“Not only do they wish to drag the railway back to the 1970s, they’re also employing the tactics of bygone unions too – deflecting accountability for their strikes onto others, attempting to shift the blame for their action which will cause disruption and cause damage to millions of people, and claiming that others are somehow preventing an agreement to their negotiation.”
Mr Shapps said the government is “not the employer” and it is for the train operating companies, Network Rail and the unions to come to an agreement.
“We’re all doing our utmost to get the unions and the rail industry to agree a way forward and call off the strikes," he added.
Services on the railways and London Underground will be crippled from Tuesday in a row over pay, jobs and conditions.
The RMT and Unite is also holding a 24-hour walkout on London Underground, which will hugely affect services.
Meanwhile in West Yorkshire, in the north of England, all Arriva bus services have been cancelled due to strike action, which is now entering its third week.
The TUC is calling on the government to adopt a positive role in the dispute, saying it was “inflaming tensions” with comments such as threatening to “revoke” workers’ legal rights.
“Talks are continuing today but the Government won’t be taking part in them," a government spokesman said.
The spokesman said the train operators believed it was not “the government’s place to be at the table and it would not be helpful to the ongoing discussions to insert the government into the negotiating process at this stage”.
TUC says government pitching 'worker against worker'
The TUC said ministers in Westminster were insisting on imposing cuts and planning to change the law so that employers can draft in agency workers during strikes.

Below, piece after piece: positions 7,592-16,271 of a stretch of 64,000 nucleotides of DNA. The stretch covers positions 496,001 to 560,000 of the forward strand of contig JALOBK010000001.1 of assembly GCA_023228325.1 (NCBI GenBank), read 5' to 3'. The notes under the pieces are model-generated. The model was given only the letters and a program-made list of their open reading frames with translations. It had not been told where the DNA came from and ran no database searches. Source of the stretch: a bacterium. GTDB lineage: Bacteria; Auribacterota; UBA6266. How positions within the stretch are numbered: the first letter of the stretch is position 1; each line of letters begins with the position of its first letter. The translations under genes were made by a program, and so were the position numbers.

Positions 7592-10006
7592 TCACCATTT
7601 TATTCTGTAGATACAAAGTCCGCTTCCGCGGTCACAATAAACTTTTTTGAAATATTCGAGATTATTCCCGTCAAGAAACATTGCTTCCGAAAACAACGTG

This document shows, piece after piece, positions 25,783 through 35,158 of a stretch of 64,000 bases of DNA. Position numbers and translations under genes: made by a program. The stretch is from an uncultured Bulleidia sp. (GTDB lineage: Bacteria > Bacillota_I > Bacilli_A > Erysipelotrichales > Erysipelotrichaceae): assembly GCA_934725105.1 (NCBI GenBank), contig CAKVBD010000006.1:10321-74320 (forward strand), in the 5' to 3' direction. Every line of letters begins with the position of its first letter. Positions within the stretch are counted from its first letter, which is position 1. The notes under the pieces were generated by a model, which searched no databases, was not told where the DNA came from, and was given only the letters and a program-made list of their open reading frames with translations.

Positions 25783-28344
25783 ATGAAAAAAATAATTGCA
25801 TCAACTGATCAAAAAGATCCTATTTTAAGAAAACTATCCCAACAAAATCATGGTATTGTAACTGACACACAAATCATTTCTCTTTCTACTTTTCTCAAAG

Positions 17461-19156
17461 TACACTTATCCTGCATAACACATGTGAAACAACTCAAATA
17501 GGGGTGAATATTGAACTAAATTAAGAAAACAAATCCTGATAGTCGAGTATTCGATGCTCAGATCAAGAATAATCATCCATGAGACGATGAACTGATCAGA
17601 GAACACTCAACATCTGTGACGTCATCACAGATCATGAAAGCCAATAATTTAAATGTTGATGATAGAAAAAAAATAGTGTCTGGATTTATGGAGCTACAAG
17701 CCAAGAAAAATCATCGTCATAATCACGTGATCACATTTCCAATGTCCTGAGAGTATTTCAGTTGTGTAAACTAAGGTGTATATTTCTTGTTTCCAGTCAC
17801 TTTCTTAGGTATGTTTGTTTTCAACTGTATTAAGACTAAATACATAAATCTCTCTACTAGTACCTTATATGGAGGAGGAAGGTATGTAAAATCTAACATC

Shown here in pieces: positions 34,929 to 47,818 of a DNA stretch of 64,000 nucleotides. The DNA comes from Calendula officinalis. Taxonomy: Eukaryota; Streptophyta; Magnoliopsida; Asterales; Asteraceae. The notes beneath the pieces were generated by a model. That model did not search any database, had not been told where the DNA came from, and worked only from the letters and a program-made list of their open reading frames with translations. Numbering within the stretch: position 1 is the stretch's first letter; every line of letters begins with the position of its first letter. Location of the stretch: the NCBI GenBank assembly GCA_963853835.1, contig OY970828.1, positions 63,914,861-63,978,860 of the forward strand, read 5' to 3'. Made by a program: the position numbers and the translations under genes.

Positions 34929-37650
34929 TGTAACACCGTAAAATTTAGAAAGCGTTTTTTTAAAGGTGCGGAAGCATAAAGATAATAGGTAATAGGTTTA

“The government has the power to help end this dispute but, rather than working in good faith to find a negotiated settlement, ministers are inflaming tensions and trying to pitch worker against worker," TUC general secretary Frances O’Grady said.
“Instead of threatening to rip up their rights, ministers should be getting people around the table to help agree a fair deal.”
Ms O’Grady said nobody takes strike action lightly, but maintained that rail staff have been left with “no other option”.
“Many rail staff who will be hit hardest — such as caterers and cleaners — are on low and average earnings," he said.
"It’s insulting to ask them to take yet another real-terms pay cut when rail companies took £500 million in profits during the pandemic.
“If these cuts go ahead, thousands of safety-critical and front-line jobs will be lost, with train services at risk too.
“We need a better vision for the future of rail than commuters packed on unsafe trains like sardines.”
“Strikes should always be the last resort, not the first, so it is hugely disappointing and premature that the RMT is going ahead with industrial action," the Department for Transport said.
“The government committed £16 billion — or £600 per household — to keep our railways running throughout the pandemic, while ensuring not a single worker lost their job.
“The railway is still on life support, with passenger numbers 25 per cent down, and anything that drives away even more of them risks killing services and jobs.
“Train travel for millions more people is now a choice, not a necessity. Strikes stop our customers choosing rail and they might never return.”
The strikes will affect a number of events, including the Glastonbury music festival and London concerts by Elton John and the Rolling Stones, as well as school exams.